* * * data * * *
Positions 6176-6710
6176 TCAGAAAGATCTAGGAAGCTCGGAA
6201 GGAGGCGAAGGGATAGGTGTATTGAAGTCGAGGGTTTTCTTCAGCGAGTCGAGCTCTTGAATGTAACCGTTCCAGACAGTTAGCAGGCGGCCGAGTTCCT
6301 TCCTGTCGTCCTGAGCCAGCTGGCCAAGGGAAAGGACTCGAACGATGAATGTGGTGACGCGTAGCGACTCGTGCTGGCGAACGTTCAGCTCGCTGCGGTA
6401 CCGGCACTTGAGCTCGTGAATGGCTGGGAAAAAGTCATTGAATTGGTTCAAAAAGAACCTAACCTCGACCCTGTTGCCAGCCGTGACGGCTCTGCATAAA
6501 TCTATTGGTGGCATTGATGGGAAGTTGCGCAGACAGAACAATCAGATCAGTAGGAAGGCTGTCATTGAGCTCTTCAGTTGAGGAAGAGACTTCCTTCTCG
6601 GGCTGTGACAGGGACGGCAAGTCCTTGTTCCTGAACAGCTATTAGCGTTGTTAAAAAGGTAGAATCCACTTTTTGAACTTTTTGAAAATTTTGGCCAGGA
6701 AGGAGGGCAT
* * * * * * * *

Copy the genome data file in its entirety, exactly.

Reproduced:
Positions 6176-6710
6176 TCAGAAAGATCTAGGAAGCTCGGAA
6201 GGAGGCGAAGGGATAGGTGTATTGAAGTCGAGGGTTTTCTTCAGCGAGTCGAGCTCTTGAATGTAACCGTTCCAGACAGTTAGCAGGCGGCCGAGTTCCT
6301 TCCTGTCGTCCTGAGCCAGCTGGCCAAGGGAAAGGACTCGAACGATGAATGTGGTGACGCGTAGCGACTCGTGCTGGCGAACGTTCAGCTCGCTGCGGTA
6401 CCGGCACTTGAGCTCGTGAATGGCTGGGAAAAAGTCATTGAATTGGTTCAAAAAGAACCTAACCTCGACCCTGTTGCCAGCCGTGACGGCTCTGCATAAA
6501 TCTATTGGTGGCATTGATGGGAAGTTGCGCAGACAGAACAATCAGATCAGTAGGAAGGCTGTCATTGAGCTCTTCAGTTGAGGAAGAGACTTCCTTCTCG
6601 GGCTGTGACAGGGACGGCAAGTCCTTGTTCCTGAACAGCTATTAGCGTTGTTAAAAAGGTAGAATCCACTTTTTGAACTTTTTGAAAATTTTGGCCAGGA
6701 AGGAGGGCAT